"There are two times of the year when you're pretty much going to see stuff from minorities - that's Black History Month, and June, which is Black Music Month, and that's great," Velasques said. "I say celebrate that, because that's the time when people are going to be most aware, but it shouldn't be to the exclusion of other times in the year."

So why the sudden explosion of African-American theater?

Homan attributes the African-American theater's growing success to a heightened awareness of diversity in the community and a more inclusive attitude in the theater.

"When I came out of college in the '50s, I can't remember having seen an African-American play," Homan said. "The fact that we have this many plays opening during a month dedicated to African Americans by the United States government and a week dedicated to Martin Luther King Jr. is proof that some progress has been made."

Homan said another reason for African-American theater's growth is that black actors have begun to assert themselves.

Velasques takes much of her acting talent directly from the community. She has discovered actors at local talent shows, in church and even at the supermarket.

"There is talent out there, and it's finally being recognized," "Fences" director Kristi Eberlin said. "I think that everybody has seen that African-American theater is working, and they are jumping on the boat before they miss it."

And Velasques is determined to see that no one misses out on the experience of African-American theater. Her hope is to bring theater to people who have never had the opportunity to experience it and to those who can't afford the relatively hefty ticket prices at the Phillips Center and the Hippodrome.

Despite the progress African-American theater has made in Gainesville, Velasques said that in order for it to continue to progress, black artists must bear much of the burden.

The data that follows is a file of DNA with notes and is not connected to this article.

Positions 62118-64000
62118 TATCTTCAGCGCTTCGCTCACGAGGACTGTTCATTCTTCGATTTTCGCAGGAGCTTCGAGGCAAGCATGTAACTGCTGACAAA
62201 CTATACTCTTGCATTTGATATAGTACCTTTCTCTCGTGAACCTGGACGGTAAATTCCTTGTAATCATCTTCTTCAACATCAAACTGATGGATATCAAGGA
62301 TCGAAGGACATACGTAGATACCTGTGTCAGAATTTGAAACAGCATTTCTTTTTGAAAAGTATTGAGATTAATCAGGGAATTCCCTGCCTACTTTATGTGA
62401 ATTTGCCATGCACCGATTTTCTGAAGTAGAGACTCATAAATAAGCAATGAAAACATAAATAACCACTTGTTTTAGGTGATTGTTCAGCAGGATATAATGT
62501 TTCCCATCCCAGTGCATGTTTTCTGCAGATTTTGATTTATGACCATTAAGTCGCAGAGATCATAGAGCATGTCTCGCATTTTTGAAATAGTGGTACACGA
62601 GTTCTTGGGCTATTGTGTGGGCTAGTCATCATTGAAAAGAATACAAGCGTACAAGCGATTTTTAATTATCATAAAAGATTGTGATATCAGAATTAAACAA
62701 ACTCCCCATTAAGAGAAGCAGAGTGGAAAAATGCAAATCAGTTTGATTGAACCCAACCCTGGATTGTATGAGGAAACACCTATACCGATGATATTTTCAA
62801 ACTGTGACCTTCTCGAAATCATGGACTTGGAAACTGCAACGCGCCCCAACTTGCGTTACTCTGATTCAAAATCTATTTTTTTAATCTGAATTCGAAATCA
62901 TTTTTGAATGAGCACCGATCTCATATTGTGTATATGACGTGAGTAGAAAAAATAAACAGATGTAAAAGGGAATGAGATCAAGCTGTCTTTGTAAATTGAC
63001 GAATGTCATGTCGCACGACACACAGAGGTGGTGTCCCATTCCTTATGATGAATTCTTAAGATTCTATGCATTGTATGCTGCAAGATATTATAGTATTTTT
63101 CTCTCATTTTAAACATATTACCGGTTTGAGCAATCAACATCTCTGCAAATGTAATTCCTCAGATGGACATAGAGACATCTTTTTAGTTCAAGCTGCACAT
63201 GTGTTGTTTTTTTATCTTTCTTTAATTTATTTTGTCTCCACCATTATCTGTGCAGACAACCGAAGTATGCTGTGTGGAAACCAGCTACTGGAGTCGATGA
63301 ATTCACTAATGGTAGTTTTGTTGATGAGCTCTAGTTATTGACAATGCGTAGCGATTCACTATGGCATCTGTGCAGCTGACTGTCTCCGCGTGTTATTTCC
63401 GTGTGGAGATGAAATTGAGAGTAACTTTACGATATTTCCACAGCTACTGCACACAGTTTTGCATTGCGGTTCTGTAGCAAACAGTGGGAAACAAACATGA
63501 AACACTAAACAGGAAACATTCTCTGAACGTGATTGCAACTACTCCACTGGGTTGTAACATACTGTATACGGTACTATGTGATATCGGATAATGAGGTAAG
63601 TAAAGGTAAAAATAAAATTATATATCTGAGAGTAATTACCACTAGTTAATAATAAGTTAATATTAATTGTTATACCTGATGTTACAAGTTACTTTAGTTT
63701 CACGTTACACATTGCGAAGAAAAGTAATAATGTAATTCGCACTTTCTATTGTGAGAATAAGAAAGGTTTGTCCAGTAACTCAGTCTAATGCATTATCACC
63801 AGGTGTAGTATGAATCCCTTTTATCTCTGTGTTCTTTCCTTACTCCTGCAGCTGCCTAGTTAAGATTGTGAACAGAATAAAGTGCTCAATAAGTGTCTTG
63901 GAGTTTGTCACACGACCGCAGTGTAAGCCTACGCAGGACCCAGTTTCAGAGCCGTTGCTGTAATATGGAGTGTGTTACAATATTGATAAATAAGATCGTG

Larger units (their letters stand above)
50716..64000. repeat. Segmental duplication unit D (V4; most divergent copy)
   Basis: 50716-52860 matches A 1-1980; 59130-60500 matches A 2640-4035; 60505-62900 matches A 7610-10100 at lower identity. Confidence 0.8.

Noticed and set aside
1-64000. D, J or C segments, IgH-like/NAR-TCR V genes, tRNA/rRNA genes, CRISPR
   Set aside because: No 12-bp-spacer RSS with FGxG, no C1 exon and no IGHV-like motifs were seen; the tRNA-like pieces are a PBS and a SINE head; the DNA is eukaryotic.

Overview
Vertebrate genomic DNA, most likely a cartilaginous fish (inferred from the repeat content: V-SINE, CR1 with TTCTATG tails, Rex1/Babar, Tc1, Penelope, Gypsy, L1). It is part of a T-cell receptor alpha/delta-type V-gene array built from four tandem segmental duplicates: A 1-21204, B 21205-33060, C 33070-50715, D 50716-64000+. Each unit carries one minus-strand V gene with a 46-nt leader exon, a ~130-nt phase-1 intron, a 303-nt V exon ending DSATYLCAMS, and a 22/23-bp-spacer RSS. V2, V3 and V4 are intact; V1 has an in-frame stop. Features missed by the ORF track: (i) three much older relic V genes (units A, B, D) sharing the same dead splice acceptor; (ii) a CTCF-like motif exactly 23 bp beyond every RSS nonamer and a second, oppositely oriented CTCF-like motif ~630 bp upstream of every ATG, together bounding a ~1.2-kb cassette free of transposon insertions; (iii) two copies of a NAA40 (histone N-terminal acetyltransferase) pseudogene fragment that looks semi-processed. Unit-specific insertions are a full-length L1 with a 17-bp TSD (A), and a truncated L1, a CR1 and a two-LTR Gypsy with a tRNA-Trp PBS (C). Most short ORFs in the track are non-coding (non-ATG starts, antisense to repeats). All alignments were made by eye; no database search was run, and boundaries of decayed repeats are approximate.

"We need to realize that we have talent," Velasques said. "That we can produce our own work, build our own theaters and we can finance our own shows. I think it's important for minorities to support their art forms because if you're not, it could die, and we cannot allow other people to be our voice for us."

FYI: AFRICAN-AMERICAN THEATER

Mr. Right Now!

  • What: A gospel play about a single mother who searches for love in all the wrong men.

  • When: Thursday-Saturday, 8 p.m., Sunday and Jan. 26, 3 p.m.

  • Where: Martin Luther King Jr. Multipurpose Center, 1028 NE 14th St.

  • Tickets: $5, at Omni Books or the door.

    Love Should'a Brought You Home

  • What: A musical comedy about single fatherhood.

  • When: Jan. 25-26, 3 p.m.

  • Where: Lincoln Middle School Auditorium, 1001 SE 12th St.

  • Tickets: $20.

    Spinning Into Butter

  • What: Set on a small college campus in Vermont, this drama explores the dangers of rascism festering within political correctness.

  • When: Jan. 23-24 at 8 p.m.; Jan. 25 at 2 p.m. and 8 p.m.; Jan. 26 at 1 p.m. and 5 p.m.

  • Where: The Constans Theater, University of Florida.>

  • Tickets: $8 students, faculty, staff and senior citizens. $12 general public. Available at the University Box Office and Ticketmaster.

    Fences

  • What: A Pulitzer Prize-winning drama exploring the African-American experience in the 1950s.

  • When: Jan. 24-Feb. 9, Wednesday through Saturday at 8 p.m., Sunday at 2 p.m.

  • Where: The Gainesville Community Playhouse, 4039 NW 16th Blvd.

  • Tickets: $8, at Omni Books or GCP box office.

    Black Voices

  • What: A collage of African-American writings spanning from slavery through the Harlem Renaissance and up to present day performed by choir-backed ensemble of actors.

  • When: Feb. 6-15. Thursday, Friday and Saturday at 8 p.m., Sunday at 2 p.m.

  • Where: The Acrosstown Repertory Theatre.

  • Tickets: $7 general admission, $5 students, at Omni Books and Book Gallery West.

    The Ties That Bind

  • What: A drama focusing on a young African-American girl struggling with HIV.

  • When: Feb. 7 at 8 p.m., Feb. 9 at 3 p.m.

  • Where: The Martin Luther King Jr. Center, 1028 NE 14th St.

  • Tickets: $10